Scientists at the Scripps Research Institute have reported on compounds that are able to suppress severity and disease progression in animal models of multiple sclerosis. The compounds, exemplified by SR1001, act by selectively suppressing a subset of T-helper cells characterised by their production of interleukin-17 (TH17 cells). TH17 cells have been implicated in a variety of autoimmune diseases including rheumatoid arthritis, multiple sclerosis, inflammatory bowel disease and systemic lupus erythematosus.
SR1001 selectively binds to two orphan nuclear receptors: retinoic acid receptor-related orphan receptors α and γt (RORα and RORγt). These receptors have indispensible roles in the development and function of TH17 cells, providing a mechanism for modulating one component of the immune system without general immunosuppression. The team reports that SR1001 induces a conformational change in the receptors that results in their reduced affinity for co-activators and increased affinity for co-repressors. The net result is inhibition of the receptors’ transcriptional activity.
SR1001 blocked the development of murine TH17 cells and inhibited cytokine production by differentiated murine and human TH17 cells. Although a drug is some way off, the team suggests that the results demonstrate the feasibility of targeting TH17 cells and the potential of such an approach for the treatment of autoimmune diseases.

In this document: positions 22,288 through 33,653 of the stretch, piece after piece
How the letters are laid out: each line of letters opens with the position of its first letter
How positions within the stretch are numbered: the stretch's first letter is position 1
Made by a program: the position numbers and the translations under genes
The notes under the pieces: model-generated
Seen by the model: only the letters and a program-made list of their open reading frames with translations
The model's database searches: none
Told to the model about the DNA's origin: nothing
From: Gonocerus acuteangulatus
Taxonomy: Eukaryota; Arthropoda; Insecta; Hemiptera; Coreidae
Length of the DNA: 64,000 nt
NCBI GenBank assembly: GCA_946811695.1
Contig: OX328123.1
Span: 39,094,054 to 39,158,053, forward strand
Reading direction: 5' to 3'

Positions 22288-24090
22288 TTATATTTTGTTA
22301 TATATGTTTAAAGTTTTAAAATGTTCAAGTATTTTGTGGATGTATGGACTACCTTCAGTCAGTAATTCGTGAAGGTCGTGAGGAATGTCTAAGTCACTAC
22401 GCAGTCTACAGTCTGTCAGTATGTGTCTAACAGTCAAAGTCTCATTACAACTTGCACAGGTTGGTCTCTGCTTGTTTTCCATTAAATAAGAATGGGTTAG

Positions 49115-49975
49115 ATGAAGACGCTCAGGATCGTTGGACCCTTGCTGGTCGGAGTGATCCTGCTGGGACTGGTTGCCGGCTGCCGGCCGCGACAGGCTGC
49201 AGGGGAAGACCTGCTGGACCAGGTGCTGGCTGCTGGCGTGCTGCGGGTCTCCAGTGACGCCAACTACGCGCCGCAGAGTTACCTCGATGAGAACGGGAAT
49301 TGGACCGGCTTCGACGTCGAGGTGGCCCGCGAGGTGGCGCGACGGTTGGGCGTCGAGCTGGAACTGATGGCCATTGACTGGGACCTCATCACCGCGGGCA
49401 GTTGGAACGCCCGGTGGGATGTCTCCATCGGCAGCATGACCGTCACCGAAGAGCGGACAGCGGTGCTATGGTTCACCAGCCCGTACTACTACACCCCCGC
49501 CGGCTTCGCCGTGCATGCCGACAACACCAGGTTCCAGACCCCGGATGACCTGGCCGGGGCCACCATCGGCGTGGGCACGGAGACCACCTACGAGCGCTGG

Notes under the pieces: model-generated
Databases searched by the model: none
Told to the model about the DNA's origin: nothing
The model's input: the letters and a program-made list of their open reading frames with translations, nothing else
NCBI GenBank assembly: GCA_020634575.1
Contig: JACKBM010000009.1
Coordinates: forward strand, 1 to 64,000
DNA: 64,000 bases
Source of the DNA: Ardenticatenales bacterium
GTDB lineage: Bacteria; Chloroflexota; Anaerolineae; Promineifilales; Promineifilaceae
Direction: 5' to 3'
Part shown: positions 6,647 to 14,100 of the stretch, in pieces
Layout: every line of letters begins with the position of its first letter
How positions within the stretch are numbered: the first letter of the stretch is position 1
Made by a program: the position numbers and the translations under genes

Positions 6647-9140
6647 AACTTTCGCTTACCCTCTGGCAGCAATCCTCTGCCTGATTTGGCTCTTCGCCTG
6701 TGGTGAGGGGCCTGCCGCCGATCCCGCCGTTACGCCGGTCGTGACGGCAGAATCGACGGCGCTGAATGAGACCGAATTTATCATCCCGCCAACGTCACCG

Multiple sclerosis (MS), believed to be an immune-mediated disorder, is the most common disabling condition of the central nervous system (CNS) affecting young adults. Infiltration of leukocytes into the brain, helped by upregulation of matrix metalloproteinases (MMPs) which cleave components of the extracellular matrix, plays a significant role in causing the demyelination and axonal degeneration associated with MS.
Synthesis of MMPs is regulated by extracellular matrix metalloproteinase inducer (EMMPRIN, CD147), a multifunctional member of the immunoglobulin superfamily, and researchers at the Hotchkiss Brain Institute, University of Calgary have shown that EMMPRIN levels are significantly increased in the brain of MS patients, particularly in plaque-containing regions. The team also showed that EMMPRIN levels are increased in mice with experimental autoimmune encephalomyelitis (EAE), an animal model of MS. EMMPRIN was upregulated on peripheral leukocytes before the appearance of MS-like symptoms and on infiltrating leukocytes and resident cells within the CNS once clinical symptoms had developed. Treating the mice with an anti-EMMPRIN antibody reduced MMP activity, infiltration of leukocytes into the CNS, and the severity of MS-like symptoms. To be effective, the antibody had to be administered at the onset of clinical signs, a time that is typically associated with significant infiltration of leukocytes into the CNS.
The study, which is published in the Journal of Neuroscience, suggests that blocking the activity of EMMPRIN may be a novel way to treat MS.